Jurassic World sequel: Jeff Goldblum to reprise his role as the know-it-all scientist
Also, here are a few pictures from the filming of the Jurassic World sequel.
Jeff Goldblum is returning to the land of dinosaurs. The actor, who co-starred in 1993's Jurassic Park and 1997's The Lost World: Jurassic Park, will appear in Universal Pictures and Amblin Entertainment’s next Jurassic World film.
J.A. Bayona, whose filmmaking credits involve A Monster Calls, is directing the next instalment in the studio's hit franchise. Jurassic World earned $1.67 billion worldwide in 2015 and is the fourth-highest-grossing film in history.
Stars Chris Pratt and Bryce Dallas Howard are returning for the sequel, which also stars Justice Smith, James Cromwell and Toby Jones. Colin Trevorrow, who directed Jurassic World, wrote the script for the follow-up with Derek Connolly. The film is slated for release on 22 June 2018.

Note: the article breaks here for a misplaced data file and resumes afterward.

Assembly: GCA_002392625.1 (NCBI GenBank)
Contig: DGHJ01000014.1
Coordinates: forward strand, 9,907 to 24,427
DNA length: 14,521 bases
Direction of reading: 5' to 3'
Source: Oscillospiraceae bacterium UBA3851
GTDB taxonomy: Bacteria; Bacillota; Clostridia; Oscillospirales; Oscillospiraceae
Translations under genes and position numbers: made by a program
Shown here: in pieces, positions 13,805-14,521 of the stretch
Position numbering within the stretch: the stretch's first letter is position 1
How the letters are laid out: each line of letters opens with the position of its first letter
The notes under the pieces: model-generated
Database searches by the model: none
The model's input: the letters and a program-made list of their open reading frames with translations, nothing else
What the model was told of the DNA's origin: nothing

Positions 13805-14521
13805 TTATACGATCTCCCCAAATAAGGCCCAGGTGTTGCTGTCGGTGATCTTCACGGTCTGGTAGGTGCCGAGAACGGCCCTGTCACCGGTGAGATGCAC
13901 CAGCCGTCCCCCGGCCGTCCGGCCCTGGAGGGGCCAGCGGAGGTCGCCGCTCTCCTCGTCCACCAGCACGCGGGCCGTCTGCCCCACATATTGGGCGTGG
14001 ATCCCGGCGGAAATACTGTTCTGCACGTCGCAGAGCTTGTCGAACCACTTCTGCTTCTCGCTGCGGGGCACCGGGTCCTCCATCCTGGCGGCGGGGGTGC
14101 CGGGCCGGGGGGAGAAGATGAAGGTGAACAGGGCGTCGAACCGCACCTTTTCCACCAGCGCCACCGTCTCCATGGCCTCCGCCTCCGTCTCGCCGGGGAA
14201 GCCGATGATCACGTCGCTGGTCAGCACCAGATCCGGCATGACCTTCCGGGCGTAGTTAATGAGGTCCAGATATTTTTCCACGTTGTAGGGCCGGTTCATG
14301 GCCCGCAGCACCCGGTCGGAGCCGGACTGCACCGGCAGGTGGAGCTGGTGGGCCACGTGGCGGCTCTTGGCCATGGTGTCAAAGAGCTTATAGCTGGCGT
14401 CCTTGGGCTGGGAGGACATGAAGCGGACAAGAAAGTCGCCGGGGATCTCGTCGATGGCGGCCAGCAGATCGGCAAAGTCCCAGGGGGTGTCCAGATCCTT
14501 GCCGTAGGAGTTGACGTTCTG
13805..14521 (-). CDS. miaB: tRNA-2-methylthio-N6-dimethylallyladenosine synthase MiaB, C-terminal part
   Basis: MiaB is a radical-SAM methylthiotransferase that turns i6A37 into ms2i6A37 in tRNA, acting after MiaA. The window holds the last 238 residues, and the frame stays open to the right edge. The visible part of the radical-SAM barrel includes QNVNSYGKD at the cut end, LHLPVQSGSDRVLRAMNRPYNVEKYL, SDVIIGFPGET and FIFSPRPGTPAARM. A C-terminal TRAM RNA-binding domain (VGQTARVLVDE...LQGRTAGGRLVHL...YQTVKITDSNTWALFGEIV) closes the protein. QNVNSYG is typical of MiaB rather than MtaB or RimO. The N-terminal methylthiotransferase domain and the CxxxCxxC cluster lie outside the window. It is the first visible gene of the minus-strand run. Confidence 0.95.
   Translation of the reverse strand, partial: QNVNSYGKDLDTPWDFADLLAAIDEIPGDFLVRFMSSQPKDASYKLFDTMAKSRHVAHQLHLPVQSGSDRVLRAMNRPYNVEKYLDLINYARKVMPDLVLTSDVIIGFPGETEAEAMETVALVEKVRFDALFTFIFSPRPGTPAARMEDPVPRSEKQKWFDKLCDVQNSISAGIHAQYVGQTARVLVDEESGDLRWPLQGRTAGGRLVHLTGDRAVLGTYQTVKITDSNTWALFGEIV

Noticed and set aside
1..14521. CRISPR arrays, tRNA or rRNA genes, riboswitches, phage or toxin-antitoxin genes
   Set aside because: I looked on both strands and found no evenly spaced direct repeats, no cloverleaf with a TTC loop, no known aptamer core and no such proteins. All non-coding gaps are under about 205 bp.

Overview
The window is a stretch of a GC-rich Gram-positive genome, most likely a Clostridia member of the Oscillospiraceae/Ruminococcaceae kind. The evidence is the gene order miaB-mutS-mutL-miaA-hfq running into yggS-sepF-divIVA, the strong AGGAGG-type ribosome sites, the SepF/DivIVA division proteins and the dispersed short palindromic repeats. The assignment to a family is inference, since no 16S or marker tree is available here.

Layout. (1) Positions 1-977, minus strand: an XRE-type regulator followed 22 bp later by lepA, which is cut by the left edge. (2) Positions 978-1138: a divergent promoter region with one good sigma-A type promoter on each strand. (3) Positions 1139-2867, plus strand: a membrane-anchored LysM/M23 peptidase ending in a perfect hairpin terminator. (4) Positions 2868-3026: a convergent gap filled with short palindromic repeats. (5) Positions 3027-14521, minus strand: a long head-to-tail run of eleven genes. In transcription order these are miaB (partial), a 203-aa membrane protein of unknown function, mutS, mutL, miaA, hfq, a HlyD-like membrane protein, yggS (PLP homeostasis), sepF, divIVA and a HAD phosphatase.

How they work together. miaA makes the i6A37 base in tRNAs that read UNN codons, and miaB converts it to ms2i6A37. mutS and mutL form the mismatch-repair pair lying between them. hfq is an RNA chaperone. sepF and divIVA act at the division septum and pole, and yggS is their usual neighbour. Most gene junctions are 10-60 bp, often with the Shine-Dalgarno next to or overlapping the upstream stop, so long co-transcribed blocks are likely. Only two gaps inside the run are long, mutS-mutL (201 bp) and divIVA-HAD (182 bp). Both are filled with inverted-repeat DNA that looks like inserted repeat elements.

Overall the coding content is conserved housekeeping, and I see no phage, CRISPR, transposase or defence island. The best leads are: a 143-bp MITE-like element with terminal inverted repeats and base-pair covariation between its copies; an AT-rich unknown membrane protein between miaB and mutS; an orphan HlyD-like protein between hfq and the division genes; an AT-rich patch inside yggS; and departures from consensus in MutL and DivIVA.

Goldblum will reprise his role as Dr Ian Malcolm, the know-it-all mathematician who came to the park as an insurance consultant — and somehow survived both the original film and the sequel.
Goldblum will next be seen in Disney and Marvel's Thor: Ragnarok where he will play the Grandmaster, set to hit theatres 3 November.
Though there's more than a year till the film releases, the executive producer Colin Trevorrow and Bryce Dallas Howard have been sharing photos of from the sets of the film.
(With inputs from agencies)
States responsible for implementation of 2015 judgement scrapping Section 66A of IT Act: Centre tells SC
The Centre said it has also requested them for submission of reports to the IT ministry on the number of cases booked under Section 66A of the IT Act, and directing them to withdraw any prosecution invoking 66A.
Senior journalist Paranjoy Guha Thakurta moves SC, seeks direction on disclosure of info on use of Pegasus
Thakurta said those who hacked his device obtained access not only to details of his personal life but also to his confidential sources and what information they have provided
Assam doctor infected with two COVID-19 variants simultaneously; when this pattern was first discovered, why it's dangerous
While this is new territory for India, similar instances have occurred before in the UK, Brazil and Portugal